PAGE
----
I’ve been spreading my nonsense again, this time by cramming as much nerdly braining into 4-weeks as I possibly can and making people do homework. It’s awesome and has also been making me think. Friends, repeat after me:

“Slow is smooth. Smooth is fast.”

You absolutely cannot perform a clunky aerial silks drop REALLY FAST and hold onto any realistic expectation that it’s going to be in control. That sucks I know, because diving out of the air at break-neck speed isn’t only fun, it’s also awesome looking and literally everyone thinks so. What isn’t awesome looking is a floppy, messy, ragdoll-on-a-bungee-cord landing. In fact for me, the number one thing that differentiates an amateur from an expert is dem drop landings.

“But Charlie, landing drops with *perfect* stillness is basically impossible.”

I 100% get that feeling, but I promise it doesn’t have to be impossible as long as you take the right approach. Think for a moment about how you train drops. Most performers give intense attention and care to learning how to tie the wrap for a drop (very good, super important!!), but rarely give as much attention to training their body’s movement patterns during the actual drop itself. The good news is that first step toward this is really easy, because you just have to think about what your body currently does. What shape do you make with your body as you execute the drop? Does your body stay in the same shape or does it change to a different shape? If it changes, when does it change? When should it change? What are you looking at as you rotate? What do you want the drop to look like? Are these the only options? Answer those questions and you’re already well on your way to beautifully controlling your drops!

We’re talking about saltos today, which are aerial silks drops that rotate forward in the sagittal plane. There’s a very specific method for drop categorization, but for now you can think of saltos as drops that make you rotate in a generally somersaulty way. The salto I’m using for this analysis is a drop called a dive roll, which you might know as a 360, salto (yes, this name bugs me), diaper wrap, or diaper drop. It’s a standard, old-fashioned, first-drop-you-ever-learned, single rotational drop. I’ll use this exact same drop for all three of the executions so that you know that the wrap is totally independent of the execution and isn’t helping me in any way.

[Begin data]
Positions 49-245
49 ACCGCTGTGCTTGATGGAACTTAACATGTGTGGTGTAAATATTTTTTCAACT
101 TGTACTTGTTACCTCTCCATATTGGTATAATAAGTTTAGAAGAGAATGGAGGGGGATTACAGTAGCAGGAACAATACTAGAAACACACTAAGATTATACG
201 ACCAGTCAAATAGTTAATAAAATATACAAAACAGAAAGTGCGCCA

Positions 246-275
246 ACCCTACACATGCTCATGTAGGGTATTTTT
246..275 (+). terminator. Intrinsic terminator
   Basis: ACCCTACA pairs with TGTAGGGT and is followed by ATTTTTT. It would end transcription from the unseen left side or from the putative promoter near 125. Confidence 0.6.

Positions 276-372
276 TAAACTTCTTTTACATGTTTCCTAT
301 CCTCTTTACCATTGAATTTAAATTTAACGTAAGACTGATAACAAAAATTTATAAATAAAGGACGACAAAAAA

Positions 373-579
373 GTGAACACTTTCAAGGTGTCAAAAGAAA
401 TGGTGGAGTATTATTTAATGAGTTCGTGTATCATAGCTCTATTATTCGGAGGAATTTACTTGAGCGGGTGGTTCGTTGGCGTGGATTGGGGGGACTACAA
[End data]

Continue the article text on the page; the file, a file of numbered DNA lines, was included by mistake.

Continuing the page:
Aerial Silks Drop Control Method #1: Undercurve

This is the most typical execution used when performers want to slow down a salto. The first half of the drop is performed with the spine in an undercurve, which means that the spine is rounded in an exaggerated hollow body or C curve. What’s the yoga word for that? Cow, I think? Or is it boat? Either way, your spine should be flexed forward like it is when you do a crunch or a sit up. During the second half of the rotation, the spine relaxes and drapes over its support at the waist.

By the way, in this particular example, the draping in the landing knot is very, very minimal and I’ve brought my legs tightly together to increase the friction between the tail and my thighs. This increased friction prevents my body from rotating to a full horizontal grid facing, keeping me angled slightly with my head closer to the floor than my feet. In this training session, I was using this old, faithful dive roll to train the body position for a different drop that involves a change in rotational planes that requires this landing position.

Aerial Silks Drop Control Method #2: Overcurve

In this execution, the performer keeps their spine in an overcurve throughout the entire rotation, and uses forward flexion at the hip rather than an undercurve of the spine to control the speed through the first half of the drop. The second half of the rotation is controlled in a similar way as the overcurved execution, and the performer drapes over the support at their waist. (This is the degree of draping that’s typically used in the undercurved execution.)

Aerial Silks Drop Control Method #3: Pike Stall

The third execution is uncommon, but will be somewhat recognizable if you’re familiar with a two panel drop called an angel layout/infinity rolls, which is similar to a fallen angel/waterfall/scary dragon. (Side bar, aerial silks drop naming is horrifically confusing and there’s a lot of ranting about it in my book, as well as a solution. Name confusion is no one’s fault, but there’s an easier way.) The first three quarters of the drop rotate quickly and are executed with an almost entirely straight spine. After the performer passes the half way point, they pike hard at the hip, and end the drop in a seated straddle.

If you’re already familiar with me, you know that I absolutely LOVE nerding out about drops, drop physics, knots, and all manner of circus performance. If you are not familiar with me, please know that this post is just the tiniest bubble of seafoam before you even reach the tip of the nerdy, knowledge iceberg! If that sounds awesome to you and you need desperately to know more about this knowledge-berg, I offer a suite of 4-week intensive, aerial silks courses that cover different areas of vertical apparatus drop theory, which you can find by excitedly clicking the button below. My methods are different to be sure, but they get fast results and I can confidently say that your training will be forever changed for the better!


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